Of course, there is also a business argument as well. The English Premier League is the most watched, most supported, and richest football competition in the world. The current Premier League broadcasting deal is twice as valuable as the deal the Spanish competition has. This, in combination with tickets, sales of football shirts, and other things can make owning a football club a profitable investment. Especially if the owners have enough money to invest heavily and bring success to the team. Manchester City is a good example of this. Bought by Sheik Mansour, a member of Abu Dhabi’s royal family, in 2008 for £150 million, Manchester City is now worth closer to £4 billion.

Final Thought

On this episode of Thinking in English, I have talked about the takeover of Newcastle United by a Saudi Arabian backed investment fund and tried to explain why authoritarian regimes like to invest in English football. The purchased of Newcastle by the PIF has been celebrated by fans of the club, who hope the immense wealth of their new owners will transform them to become a top team in the way Chelsea and Manchester City developed after their takeovers. On the other hand, it has been criticised due to the connections between the Kingdom of Saudi Arabia and the PIF.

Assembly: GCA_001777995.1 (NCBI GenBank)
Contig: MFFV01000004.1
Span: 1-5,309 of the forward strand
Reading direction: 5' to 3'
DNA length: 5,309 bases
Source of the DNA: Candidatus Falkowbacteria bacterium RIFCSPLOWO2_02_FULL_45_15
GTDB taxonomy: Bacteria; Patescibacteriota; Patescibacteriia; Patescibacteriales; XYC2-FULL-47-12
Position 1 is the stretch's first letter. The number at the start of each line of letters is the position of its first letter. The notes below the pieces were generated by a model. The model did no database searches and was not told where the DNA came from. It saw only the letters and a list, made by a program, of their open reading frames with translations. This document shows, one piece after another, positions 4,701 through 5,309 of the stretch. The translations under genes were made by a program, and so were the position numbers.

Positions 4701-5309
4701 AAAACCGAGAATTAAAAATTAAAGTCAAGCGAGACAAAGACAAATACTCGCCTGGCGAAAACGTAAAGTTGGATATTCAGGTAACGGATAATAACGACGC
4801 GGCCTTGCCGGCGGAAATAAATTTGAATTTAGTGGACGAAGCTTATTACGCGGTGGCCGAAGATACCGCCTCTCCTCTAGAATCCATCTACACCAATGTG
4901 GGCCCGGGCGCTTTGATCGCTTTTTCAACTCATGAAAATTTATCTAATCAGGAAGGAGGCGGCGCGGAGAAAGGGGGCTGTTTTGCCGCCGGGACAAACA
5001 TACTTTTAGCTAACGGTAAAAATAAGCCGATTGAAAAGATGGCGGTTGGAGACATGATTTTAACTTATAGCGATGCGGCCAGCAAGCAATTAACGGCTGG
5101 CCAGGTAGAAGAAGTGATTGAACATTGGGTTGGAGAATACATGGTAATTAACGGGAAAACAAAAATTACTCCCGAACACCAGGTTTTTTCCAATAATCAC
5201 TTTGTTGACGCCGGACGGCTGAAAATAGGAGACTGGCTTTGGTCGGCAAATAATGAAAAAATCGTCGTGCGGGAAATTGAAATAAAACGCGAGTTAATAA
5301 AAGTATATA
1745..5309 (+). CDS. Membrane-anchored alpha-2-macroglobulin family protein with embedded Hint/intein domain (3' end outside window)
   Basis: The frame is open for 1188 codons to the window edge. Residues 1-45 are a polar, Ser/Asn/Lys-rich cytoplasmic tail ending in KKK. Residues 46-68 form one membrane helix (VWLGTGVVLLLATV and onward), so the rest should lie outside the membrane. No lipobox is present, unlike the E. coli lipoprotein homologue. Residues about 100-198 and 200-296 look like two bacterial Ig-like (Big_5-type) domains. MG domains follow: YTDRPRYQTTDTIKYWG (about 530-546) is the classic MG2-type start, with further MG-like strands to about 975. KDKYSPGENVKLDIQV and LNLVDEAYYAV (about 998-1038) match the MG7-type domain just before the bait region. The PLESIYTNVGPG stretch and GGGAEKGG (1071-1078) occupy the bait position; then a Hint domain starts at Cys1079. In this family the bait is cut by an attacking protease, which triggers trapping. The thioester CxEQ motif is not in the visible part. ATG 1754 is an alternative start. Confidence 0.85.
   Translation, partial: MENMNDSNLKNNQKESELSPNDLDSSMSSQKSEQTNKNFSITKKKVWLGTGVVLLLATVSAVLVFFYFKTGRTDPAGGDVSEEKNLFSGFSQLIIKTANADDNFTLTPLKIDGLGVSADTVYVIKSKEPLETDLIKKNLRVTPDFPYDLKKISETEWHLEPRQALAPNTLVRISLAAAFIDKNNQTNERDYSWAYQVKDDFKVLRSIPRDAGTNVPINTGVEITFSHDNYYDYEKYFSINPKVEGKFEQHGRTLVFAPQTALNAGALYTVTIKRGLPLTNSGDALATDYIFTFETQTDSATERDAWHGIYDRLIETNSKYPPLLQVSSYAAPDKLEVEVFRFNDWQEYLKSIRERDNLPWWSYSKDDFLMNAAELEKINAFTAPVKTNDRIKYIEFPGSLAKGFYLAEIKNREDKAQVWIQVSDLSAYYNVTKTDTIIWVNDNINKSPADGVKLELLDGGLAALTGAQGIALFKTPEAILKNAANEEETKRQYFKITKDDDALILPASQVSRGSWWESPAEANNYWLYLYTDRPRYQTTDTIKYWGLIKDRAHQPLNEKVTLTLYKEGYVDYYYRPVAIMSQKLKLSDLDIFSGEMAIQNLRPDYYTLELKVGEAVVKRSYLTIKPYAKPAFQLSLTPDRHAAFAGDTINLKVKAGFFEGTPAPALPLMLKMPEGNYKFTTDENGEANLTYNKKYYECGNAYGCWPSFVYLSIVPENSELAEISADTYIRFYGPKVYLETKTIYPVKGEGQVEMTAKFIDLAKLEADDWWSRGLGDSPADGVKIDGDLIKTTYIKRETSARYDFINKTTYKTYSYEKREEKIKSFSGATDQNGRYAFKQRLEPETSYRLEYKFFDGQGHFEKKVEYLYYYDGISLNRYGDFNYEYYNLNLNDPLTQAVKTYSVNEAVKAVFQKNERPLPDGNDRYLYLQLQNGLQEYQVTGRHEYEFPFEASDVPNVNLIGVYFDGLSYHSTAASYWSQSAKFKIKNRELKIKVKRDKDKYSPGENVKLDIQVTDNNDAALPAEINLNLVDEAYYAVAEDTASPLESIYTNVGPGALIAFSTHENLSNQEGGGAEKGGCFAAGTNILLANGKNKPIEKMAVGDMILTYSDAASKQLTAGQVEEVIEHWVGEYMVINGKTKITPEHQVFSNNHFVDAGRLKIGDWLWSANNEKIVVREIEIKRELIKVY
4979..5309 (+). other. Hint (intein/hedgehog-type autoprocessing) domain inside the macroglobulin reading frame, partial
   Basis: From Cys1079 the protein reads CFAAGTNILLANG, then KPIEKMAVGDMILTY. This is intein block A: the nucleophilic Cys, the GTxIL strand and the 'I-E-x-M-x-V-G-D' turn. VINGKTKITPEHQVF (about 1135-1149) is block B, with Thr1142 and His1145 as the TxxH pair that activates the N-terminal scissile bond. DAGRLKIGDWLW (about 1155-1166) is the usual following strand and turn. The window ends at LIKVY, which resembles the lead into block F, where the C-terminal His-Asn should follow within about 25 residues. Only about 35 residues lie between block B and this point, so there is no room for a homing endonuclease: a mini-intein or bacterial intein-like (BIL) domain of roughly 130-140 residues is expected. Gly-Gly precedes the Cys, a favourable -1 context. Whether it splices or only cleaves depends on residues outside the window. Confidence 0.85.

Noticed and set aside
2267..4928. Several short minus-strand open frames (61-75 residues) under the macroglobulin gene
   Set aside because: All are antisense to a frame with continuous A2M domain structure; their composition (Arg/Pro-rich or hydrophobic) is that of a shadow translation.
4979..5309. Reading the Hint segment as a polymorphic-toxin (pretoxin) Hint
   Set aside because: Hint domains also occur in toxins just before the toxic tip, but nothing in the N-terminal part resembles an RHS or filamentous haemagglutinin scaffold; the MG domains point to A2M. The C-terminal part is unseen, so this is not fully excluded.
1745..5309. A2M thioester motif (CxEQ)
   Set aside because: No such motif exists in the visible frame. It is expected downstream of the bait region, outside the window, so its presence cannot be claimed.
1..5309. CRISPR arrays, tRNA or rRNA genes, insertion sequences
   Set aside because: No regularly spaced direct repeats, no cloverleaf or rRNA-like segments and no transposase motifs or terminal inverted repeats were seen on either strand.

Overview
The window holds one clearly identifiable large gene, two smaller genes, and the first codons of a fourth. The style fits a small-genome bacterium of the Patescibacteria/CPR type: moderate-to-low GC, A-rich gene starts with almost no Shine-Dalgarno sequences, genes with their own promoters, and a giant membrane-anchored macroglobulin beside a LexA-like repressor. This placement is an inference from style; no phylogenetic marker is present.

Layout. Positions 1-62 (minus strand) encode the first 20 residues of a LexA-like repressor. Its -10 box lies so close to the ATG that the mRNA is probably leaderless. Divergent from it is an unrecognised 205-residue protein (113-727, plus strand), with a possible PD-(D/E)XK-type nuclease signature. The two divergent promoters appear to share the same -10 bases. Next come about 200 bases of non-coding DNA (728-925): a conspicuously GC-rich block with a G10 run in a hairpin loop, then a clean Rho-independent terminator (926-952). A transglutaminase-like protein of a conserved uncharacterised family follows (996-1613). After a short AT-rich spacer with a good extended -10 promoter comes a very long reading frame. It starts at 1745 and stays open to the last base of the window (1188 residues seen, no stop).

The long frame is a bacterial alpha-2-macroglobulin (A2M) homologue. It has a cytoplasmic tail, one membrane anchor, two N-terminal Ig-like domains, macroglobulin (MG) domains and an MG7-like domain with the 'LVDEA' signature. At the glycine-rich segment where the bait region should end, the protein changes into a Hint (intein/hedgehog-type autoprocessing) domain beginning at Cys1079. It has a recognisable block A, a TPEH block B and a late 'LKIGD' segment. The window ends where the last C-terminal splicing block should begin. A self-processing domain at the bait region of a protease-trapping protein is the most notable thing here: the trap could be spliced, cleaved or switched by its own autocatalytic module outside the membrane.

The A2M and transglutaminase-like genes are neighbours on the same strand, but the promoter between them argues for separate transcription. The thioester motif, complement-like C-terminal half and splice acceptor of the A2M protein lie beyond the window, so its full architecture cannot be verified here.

Why do you think authoritarian governments buy English football teams? Is it because they love the sport? For business reasons? Sportswashing? Soft power? Or something else? Do you support a football team? Would you like your team to be bought by an incredibly wealthy owner?

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By Tom Wilkinson

Host and founder of Thinking in English, Tom is committed to providing quality and interesting content to all English learners. Previously a research student at a top Japanese university and with a background in English teaching, political research, and Asian languages, Tom is now working fulltime on bettering Thinking in English!